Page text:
By stripping Eleven of her powers, separating her from her friends, and introducing even more unexamined lore, Stranger Things 4 has been purposefully taking the series back to its roots when both the show’s audience and its characters were generally in the dark about what was going on. That finally change swith Eleven’s decision to stand up to Dr. Martin Benner (Matthew Modine), her first — and incredibly abusive — adoptive father who returned to Stranger Things with the promise of restoring her lost abilities.

Courtesy of Netflix

By first foregrounding how abuse defined Eleven and Brenner’s relationship, Stranger Things 4 Vol. 2 is able to frame her rebelling against him as an act of empowerment and recognition of the genuine love that she was able to find after originally escaping the lab. Millie Bobby Brown has been consistently riveting to watch this entire season, but in Vol. 2 there’s a rawness to her performance as Eleven that perfectly splits the difference between a weary action hero in their final act and a scared girl who just wants to be back with her family.
In the buildup to Eleven and Henry’s final showdown, Stranger Things 4 Vol. 2 makes a great deal out of how much their overall development — both in terms of their powers and evolving identities — began with them choosing to defy Brenner. Stranger Things 4 Vol. 2 has its choice few moments where Brenner’s rendered as an even more menacing, sadistic presence than before. But Modine stands out most in scenes where his character is lashing out and clearly operating from a place of fear — fear of the monster Henry’s become, and of how he can no longer control Eleven.
Stranger Things 4 Vol. 2 brings virtually all of its characters’ arcs to a close this season with an intricateness that’s impressive, but leads to both episodes feeling dense and almost overstuffed due to the size of the cast. At the same time that Eleven’s simultaneously taking back her power and remembering that she can use it to remotely check in on the Hawkins crew, each of their subplots kick into high gear to make sure that everyone gets some level (momentary) closure.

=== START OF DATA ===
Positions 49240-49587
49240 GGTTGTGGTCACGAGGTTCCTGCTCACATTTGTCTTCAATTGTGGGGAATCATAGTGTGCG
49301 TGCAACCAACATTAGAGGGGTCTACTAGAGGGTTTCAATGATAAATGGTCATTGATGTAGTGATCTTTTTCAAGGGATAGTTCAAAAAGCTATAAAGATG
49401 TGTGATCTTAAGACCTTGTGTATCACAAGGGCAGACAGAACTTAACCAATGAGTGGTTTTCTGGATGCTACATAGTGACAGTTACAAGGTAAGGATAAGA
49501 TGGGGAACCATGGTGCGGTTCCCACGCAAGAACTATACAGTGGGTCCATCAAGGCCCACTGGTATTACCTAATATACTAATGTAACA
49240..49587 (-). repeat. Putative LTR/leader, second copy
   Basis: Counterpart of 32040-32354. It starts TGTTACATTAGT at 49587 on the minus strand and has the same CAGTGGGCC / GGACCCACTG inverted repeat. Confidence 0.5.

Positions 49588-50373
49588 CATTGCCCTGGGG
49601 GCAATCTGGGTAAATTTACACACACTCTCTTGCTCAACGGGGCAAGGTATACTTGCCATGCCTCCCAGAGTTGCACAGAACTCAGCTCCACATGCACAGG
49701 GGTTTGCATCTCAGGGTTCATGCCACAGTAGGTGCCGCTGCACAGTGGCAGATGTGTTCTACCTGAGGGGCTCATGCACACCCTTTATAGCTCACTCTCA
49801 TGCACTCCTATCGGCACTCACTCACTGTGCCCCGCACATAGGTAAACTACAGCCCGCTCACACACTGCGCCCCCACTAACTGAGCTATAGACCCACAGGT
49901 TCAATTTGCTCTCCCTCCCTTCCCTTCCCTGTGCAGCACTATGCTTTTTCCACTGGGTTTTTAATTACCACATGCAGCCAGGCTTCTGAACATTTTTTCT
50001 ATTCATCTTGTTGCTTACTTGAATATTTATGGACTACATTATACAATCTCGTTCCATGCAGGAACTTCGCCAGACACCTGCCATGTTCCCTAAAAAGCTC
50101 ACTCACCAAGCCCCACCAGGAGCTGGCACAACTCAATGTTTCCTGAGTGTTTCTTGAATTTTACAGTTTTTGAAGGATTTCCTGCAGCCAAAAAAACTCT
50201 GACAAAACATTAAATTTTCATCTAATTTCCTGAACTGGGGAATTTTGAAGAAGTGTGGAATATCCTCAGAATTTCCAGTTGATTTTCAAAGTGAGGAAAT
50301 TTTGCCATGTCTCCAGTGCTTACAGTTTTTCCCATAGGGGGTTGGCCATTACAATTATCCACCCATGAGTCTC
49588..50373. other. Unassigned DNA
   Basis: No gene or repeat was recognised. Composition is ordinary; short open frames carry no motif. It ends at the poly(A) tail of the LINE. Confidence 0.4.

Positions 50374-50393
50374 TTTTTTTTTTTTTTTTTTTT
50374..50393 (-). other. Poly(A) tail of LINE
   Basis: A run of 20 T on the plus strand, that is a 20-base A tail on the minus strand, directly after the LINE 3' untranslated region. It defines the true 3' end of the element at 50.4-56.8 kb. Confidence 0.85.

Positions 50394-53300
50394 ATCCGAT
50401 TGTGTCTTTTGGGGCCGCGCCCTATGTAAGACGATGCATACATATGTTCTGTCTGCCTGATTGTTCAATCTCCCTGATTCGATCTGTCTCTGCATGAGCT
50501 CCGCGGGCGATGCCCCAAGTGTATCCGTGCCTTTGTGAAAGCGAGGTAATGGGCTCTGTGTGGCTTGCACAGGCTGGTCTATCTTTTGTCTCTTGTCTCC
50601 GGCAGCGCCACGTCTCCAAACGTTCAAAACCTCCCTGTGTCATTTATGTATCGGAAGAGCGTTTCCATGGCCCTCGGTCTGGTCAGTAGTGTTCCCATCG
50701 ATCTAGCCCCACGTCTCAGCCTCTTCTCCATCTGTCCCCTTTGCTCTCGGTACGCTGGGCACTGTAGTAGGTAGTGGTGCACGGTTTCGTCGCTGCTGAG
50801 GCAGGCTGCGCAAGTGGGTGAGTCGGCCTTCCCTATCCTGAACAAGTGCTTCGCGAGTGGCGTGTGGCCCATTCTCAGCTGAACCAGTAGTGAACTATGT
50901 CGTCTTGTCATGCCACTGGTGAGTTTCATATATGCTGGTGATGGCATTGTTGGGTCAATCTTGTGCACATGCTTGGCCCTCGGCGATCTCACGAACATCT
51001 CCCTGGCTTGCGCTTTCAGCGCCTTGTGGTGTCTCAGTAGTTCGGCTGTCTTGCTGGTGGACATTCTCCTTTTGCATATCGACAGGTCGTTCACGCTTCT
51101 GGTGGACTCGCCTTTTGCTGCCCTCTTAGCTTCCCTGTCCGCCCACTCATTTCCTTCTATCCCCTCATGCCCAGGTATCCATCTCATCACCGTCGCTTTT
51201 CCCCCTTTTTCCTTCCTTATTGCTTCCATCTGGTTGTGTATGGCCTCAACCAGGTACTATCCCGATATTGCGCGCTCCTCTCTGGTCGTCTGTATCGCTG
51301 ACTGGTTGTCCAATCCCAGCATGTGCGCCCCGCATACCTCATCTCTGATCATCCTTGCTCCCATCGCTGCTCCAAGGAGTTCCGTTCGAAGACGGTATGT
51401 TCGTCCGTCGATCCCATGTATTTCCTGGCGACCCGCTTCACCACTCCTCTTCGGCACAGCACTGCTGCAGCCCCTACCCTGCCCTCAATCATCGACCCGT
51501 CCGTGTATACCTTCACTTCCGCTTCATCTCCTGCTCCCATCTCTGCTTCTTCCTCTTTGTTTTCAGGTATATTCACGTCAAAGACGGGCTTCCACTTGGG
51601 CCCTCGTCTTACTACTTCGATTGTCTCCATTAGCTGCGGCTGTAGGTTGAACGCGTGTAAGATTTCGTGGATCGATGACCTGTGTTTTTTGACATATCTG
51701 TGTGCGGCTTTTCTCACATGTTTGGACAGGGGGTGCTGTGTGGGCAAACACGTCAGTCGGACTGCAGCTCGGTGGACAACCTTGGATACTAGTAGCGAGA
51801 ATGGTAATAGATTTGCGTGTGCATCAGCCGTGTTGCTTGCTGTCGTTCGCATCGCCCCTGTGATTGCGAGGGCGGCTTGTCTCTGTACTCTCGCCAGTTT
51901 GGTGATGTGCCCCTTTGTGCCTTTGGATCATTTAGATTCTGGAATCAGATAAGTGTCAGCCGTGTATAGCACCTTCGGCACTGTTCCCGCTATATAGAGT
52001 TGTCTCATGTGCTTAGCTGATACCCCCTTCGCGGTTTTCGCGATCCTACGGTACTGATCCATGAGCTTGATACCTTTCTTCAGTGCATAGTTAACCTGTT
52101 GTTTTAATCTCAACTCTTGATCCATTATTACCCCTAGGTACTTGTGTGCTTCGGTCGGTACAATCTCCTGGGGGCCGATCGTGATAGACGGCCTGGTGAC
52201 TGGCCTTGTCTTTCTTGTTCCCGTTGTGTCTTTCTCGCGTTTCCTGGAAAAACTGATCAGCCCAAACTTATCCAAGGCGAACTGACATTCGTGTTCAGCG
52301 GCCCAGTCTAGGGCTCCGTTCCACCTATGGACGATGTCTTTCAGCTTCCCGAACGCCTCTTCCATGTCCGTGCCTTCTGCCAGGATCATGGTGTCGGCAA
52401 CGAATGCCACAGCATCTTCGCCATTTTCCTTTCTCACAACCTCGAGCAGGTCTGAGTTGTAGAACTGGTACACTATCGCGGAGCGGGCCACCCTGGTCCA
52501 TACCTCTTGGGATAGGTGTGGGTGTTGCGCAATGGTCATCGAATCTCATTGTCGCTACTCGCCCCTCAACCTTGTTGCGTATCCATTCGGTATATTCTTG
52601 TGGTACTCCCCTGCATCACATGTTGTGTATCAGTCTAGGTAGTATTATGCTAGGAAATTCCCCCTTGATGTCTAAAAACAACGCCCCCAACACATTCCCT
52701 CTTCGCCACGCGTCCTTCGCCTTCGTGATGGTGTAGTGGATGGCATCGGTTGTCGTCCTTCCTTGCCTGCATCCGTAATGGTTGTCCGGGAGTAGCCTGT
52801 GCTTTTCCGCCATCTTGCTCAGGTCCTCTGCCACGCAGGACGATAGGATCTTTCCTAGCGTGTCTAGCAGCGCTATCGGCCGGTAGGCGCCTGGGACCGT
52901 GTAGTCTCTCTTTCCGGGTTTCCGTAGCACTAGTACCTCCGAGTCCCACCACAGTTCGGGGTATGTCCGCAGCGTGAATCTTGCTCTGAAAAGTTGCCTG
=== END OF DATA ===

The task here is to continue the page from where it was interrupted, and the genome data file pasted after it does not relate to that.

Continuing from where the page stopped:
Courtesy of Netflix

Especially at this late stage of Henry’s — who the show repeatedly makes fun of by pointing out how many names he goes by — big plan, it still boggles the mind that all of the kids without powers figure that they should go into the Upside Down to fight things there. But Vol. 2 shifts Stranger Things into the series’ familiar action-adventure rhythms with a smoothness that was conspicuously absent in Vol. 1.
The final two episodes rightly choose to commit a considerable amount of time to wrapping up Max’s storyline by homing in on just how profoundly her encounters with Henry/Vecna have changed her. Stranger Things’ characterization of Max hasn’t always been the most three-dimensional, but here Sink’s given the opportunity to really flex as the show revisits what her various relationships have meant to her over the seasons.
Foolhardy as it is, the kids’ plan to fight Vecna in the Upside Down is what gives Stranger Things the ability to really dig into what’s been eating at them all season. Mike almost became a supporting character in both Eleven and Will’s (Noah Schnapp) orbits during Stranger Things 4 Vol. 1, and it’s much of the same in Vol. 2 as the show reunites the three characters. Unsurprisingly, Stranger Things slows down and takes a soft focus as it gives Eleven and Mike the space to properly work through their complicated feelings about each other.
Similarly, Vol. 2 tries to tug at your heartstrings as Will becomes comfortable enough to share with Mike and Jonathan (Charlie Heaton) the gnawing secret about himself that’s been hiding in that bowl haircut. But Will’s somewhat clumsy resolution is one of the multiple awkward speed bumps that keep Vol. 2 from reaching its full potential.

Courtesy of Netflix

While it’s been great to watch Hopper (David Harbour), Joyce (Winona Ryder), and Murray (Brett Gelman) trust the kids to take care of themselves while they deal with their own adventures in the Soviet Union, Stranger Things knows their stories haven’t been what people are tuning in for. Vol. 2 does the admirable thing, though, and keeps the adults plenty busy with actual things to do rather than simply dropping them back in Hawkins for the occasion.
Vol. 2 wisely uses its time in Russia to begin alluding to Stranger Things’ final season, but Hopper’s big Demogorgon fight is also part of how these episodes remind you how much everyone has changed over the course of the series. Like Hop, the prospect of potentially dying in battle brings out a sobering sentimentality in Dustin (Gaten Matarazzo), Eddie (Joseph Quinn), Nancy (Natalia Dyer), and Steve (Joe Keery) that compliments the proactive way they ride out the apocalypse.
It’s sort of wild how Vol. 2 chooses to interrupt the time it spends with Lucas (Caleb McLaughlin) and Max to remind you that he’s also on the run from high school basketball star-turned-militiaman Jason Carver (Mason Dye). With Jason having witnessed Vecna’s wrath firsthand, his becoming even more of a gun-toting heel in Vol. 2 doesn’t add all that much to the episodes outside of emphasizing that he was always an asshole.
In the grand scheme of psychic battles, Eleven’s confrontation with Vecna isn’t necessarily the showiest, but it does carry an emotional heft that hasn’t always been the case with Stranger Things’ previous finales. Vol. 2 recontextualizes many of those battles with a bit of straightforward foreshadowing of what’s to come, and even though this season definitely felt like it could have been the end of Stranger Things, it’s fair to say that the series does have a little bit more gas left in the tank.
Stranger Things 4 Vol. 2 is now streaming on Netflix.